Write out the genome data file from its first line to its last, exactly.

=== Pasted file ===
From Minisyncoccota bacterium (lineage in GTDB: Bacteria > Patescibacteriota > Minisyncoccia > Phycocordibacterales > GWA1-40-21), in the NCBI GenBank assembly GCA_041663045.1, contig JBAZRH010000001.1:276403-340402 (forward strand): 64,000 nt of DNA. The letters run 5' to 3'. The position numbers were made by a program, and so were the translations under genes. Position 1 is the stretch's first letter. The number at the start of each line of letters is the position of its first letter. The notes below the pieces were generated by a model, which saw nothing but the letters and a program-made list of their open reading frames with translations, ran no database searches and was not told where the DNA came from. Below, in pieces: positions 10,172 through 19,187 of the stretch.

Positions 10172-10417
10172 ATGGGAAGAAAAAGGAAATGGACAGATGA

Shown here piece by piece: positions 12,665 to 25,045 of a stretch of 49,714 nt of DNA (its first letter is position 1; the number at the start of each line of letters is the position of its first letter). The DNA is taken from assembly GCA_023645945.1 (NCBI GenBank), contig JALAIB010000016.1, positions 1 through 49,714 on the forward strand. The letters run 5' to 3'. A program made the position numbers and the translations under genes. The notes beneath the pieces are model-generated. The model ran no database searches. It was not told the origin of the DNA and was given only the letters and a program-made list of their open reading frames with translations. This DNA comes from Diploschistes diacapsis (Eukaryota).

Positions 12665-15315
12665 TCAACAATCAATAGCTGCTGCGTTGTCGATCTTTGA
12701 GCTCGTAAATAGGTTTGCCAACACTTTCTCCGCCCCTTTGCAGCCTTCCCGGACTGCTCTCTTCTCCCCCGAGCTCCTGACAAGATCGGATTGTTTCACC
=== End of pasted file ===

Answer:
From Minisyncoccota bacterium (lineage in GTDB: Bacteria > Patescibacteriota > Minisyncoccia > Phycocordibacterales > GWA1-40-21), in the NCBI GenBank assembly GCA_041663045.1, contig JBAZRH010000001.1:276403-340402 (forward strand): 64,000 nt of DNA. The letters run 5' to 3'. The position numbers were made by a program, and so were the translations under genes. Position 1 is the stretch's first letter. The number at the start of each line of letters is the position of its first letter. The notes below the pieces were generated by a model, which saw nothing but the letters and a program-made list of their open reading frames with translations, ran no database searches and was not told where the DNA came from. Below, in pieces: positions 10,172 through 19,187 of the stretch.

Positions 10172-10417
10172 ATGGGAAGAAAAAGGAAATGGACAGATGA

Shown here piece by piece: positions 12,665 to 25,045 of a stretch of 49,714 nt of DNA (its first letter is position 1; the number at the start of each line of letters is the position of its first letter). The DNA is taken from assembly GCA_023645945.1 (NCBI GenBank), contig JALAIB010000016.1, positions 1 through 49,714 on the forward strand. The letters run 5' to 3'. A program made the position numbers and the translations under genes. The notes beneath the pieces are model-generated. The model ran no database searches. It was not told the origin of the DNA and was given only the letters and a program-made list of their open reading frames with translations. This DNA comes from Diploschistes diacapsis (Eukaryota).

Positions 12665-15315
12665 TCAACAATCAATAGCTGCTGCGTTGTCGATCTTTGA
12701 GCTCGTAAATAGGTTTGCCAACACTTTCTCCGCCCCTTTGCAGCCTTCCCGGACTGCTCTCTTCTCCCCCGAGCTCCTGACAAGATCGGATTGTTTCACC